Dept. of Remembrance: Watching over the 9/11 dead with shmira
It was an ominous hum.
A dozen refrigerated trucks loaded with the body parts of victims of the 9/11 attacks filled a cavernous tent across the street from the Office of the City Medical Examiner, their low-pitched buzz an eerie soundtrack to the solemn work being carried out at the morgue about 3 miles north of Ground Zero.
While rescue workers downtown searched through the wreckage of the World Trade Center for human remains, forensic experts at the medical examiner’s office carefully analyzed and catalogued their finds, preserving every piece of flesh and bone in an effort to identify them and eventually return them to victims’ families.
Occasionally an ambulance would pull up to the cordoned-off street and the bustle would come to a halt while rescue workers unloaded a flag-draped box filled with newly discovered remains.
For more than seven months after the attacks on Sept. 11, 2001, this somber place in downtown New York filled with firefighters, police officers, construction workers and clergymen had another fixture: Jewish volunteers who came one by one to take part in a round-the-clock prayer vigil at the morgue, where they spent four-hour shifts reciting Psalms.
The vigil was part of the Jewish ritual of shmira, escorting the dead from the time of passing until burial—a period that normally lasts no longer than 24 to 48 hours. In the case of the victims of the Trade Center attacks, a quick burial clearly was not possible, so the prolonged shmira watch was born. It ran without pause 24 hours a day, seven days a week, from Sept. 20, 2001 until April 30, 2002.
The body parts in the trucks weren’t exclusively those of Jews, but because Jewish remains were assumed to be among them, shmira was necessary.
Volunteers mostly spent their time sitting in a trailer filled with a few stray prayerbooks, lukewarm coffee and folding chairs for relief workers who cycled in and out during brief breaks from 12- and 16-hour shifts at Ground Zero. Some recited Psalms for the dead inside the tent with the refrigerated remains, taking the admonition to escort the dead to the grave as literally as possible.
The tent was filled with the smell of antiseptic and death. Each of the plain white trucks was draped with an American flag. Bouquets of plastic red, white and blue flowers would be added later to the foot of each truck, alongside photographs of some of the victims and a few votive candles. A huge American flag hung from the tent’s roof.
Outside, two expansive plywood walls had been turned into a makeshift memorial. They were covered with appreciative messages and weather-stained photographs of victims and their families sent in from all over America.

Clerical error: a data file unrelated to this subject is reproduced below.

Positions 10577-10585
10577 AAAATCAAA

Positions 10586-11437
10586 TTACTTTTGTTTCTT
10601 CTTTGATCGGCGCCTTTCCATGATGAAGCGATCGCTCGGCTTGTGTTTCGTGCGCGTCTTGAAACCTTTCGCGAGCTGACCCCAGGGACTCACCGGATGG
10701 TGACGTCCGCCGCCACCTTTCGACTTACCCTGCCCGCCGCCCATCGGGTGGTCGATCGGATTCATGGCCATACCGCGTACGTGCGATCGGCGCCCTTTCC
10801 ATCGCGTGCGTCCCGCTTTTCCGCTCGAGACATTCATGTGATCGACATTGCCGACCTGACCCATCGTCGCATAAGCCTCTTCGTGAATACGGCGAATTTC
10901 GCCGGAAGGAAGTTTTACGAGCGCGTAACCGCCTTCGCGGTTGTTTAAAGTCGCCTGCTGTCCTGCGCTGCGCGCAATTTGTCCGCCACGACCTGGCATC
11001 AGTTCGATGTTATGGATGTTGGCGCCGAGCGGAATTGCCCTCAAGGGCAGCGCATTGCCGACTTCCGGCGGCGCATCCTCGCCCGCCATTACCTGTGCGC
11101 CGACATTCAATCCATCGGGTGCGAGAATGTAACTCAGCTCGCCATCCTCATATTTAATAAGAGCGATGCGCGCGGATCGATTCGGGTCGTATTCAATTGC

One rain-soaked night in the relief trailer where the Psalters were kept, a man wearing scrubs struggled to choke back tears.
“Look at what they’ve done to our people,” he said, his voice shaking. “I know you’re men of faith, but I want vengeance.”
Even in the pouring rain at 4 in the morning, the site where the dead where kept bustled with activity. Police officers and state troopers stood guard while police, firefighters, FBI agents and other officials made their way in and out of the cordoned-off area. Volunteers coming for the shmira watch would pick up clergy tags from the previous volunteer before entering.
Armin Osgood, a soft-spoken, portly, bearded man from an Orthodox synagogue on Manhattan’s Upper West Side, Ohab Zedek, coordinated the shmira watch, and many of the volunteers came from his congregation.
But on Shabbat, when the volunteers—who came from as far as New Jersey and Pennsylvania—couldn’t take trains or taxis to reach the site, students from Yeshiva University’s Stern College for Women, which was within walking distance of the morgue at 30th Street and First Avenue, managed the vigil. Their effort was written up in The New York Times.
The Rev. Betsee Parker, an Episcopalian chaplain who was a constant presence at the morgue site, later wrote about the shmira watch in a chapter in the book “Holy Tears: Weeping in the Religious Imagination.” The chapter was titled “‘Send Thou Me’: God’s Weeping and the Sanctification of Ground Zero.”
A year to the day after the Hebrew anniversary of the attacks—on the victims’ first yahrzeit—many of the people who had participated in the shmira gathered again at the morgue. This time they came together for the first night of recitation of Selichot, the annual Jewish ritual of reciting special late-night penitential prayers in the days leading up to the High Holidays. The night had happened to fall on 9/11’s first Hebrew anniversary.
“It was one of the most meaningful Selichot services I’ve ever attended,” Osgood said after the service. “I was never so moved by just being there. I had been in that tented area before, where the trucks were parked. Even with the refrigeration and whatever attempts they’ve made to preserve the bodies, there’s an aroma there. I felt the presence of the neshamas there”—the departed souls. “I felt everything.”
After the service, the participants lingered to recite the entire Book of Psalms, divvying up the chapters so the entire book could be read in just a few minutes.
Parker, who is known as Rev. Betsee, had come for the Orthodox service, and she too read some of the Tehillim, or Psalms.
“If God could accept the recitations in poor Hebrew of a goy, we managed to get through the whole book of Tehillim with one rusty goy,” she said. “It was a very elegant mitzvah for God. I knew that Adonai was delighted with what we had done there. I could feel that in my soul.”
Another shmira veteran who had come for the Selichot service, Ely Razin, spoke in a hushed tone after the service was over.
“It’s funny,” Razin said. “People forget about what happened, and then you come down here and it’s like a different world. It’s like it just happened yesterday.”